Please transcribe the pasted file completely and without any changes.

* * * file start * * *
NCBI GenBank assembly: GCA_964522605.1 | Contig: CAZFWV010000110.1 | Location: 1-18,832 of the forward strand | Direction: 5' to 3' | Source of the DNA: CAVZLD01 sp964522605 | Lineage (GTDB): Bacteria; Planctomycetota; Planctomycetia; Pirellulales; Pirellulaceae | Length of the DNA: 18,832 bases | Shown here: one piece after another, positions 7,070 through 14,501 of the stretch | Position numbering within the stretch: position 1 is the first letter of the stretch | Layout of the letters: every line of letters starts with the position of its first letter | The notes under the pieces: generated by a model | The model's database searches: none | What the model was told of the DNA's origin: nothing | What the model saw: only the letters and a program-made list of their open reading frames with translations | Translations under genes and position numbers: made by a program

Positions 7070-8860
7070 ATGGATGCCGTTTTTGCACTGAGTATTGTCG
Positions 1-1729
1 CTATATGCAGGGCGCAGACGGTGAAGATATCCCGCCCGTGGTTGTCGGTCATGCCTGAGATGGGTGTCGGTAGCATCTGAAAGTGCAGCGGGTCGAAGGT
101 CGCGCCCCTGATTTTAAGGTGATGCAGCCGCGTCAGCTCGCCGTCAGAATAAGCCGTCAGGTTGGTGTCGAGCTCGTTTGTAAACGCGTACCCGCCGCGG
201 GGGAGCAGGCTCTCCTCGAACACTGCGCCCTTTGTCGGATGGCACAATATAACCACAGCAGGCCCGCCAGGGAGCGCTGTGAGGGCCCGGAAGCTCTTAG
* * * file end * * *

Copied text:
NCBI GenBank assembly: GCA_964522605.1 | Contig: CAZFWV010000110.1 | Location: 1-18,832 of the forward strand | Direction: 5' to 3' | Source of the DNA: CAVZLD01 sp964522605 | Lineage (GTDB): Bacteria; Planctomycetota; Planctomycetia; Pirellulales; Pirellulaceae | Length of the DNA: 18,832 bases | Shown here: one piece after another, positions 7,070 through 14,501 of the stretch | Position numbering within the stretch: position 1 is the first letter of the stretch | Layout of the letters: every line of letters starts with the position of its first letter | The notes under the pieces: generated by a model | The model's database searches: none | What the model was told of the DNA's origin: nothing | What the model saw: only the letters and a program-made list of their open reading frames with translations | Translations under genes and position numbers: made by a program

Positions 7070-8860
7070 ATGGATGCCGTTTTTGCACTGAGTATTGTCG
Positions 1-1729
1 CTATATGCAGGGCGCAGACGGTGAAGATATCCCGCCCGTGGTTGTCGGTCATGCCTGAGATGGGTGTCGGTAGCATCTGAAAGTGCAGCGGGTCGAAGGT
101 CGCGCCCCTGATTTTAAGGTGATGCAGCCGCGTCAGCTCGCCGTCAGAATAAGCCGTCAGGTTGGTGTCGAGCTCGTTTGTAAACGCGTACCCGCCGCGG
201 GGGAGCAGGCTCTCCTCGAACACTGCGCCCTTTGTCGGATGGCACAATATAACCACAGCAGGCCCGCCAGGGAGCGCTGTGAGGGCCCGGAAGCTCTTAG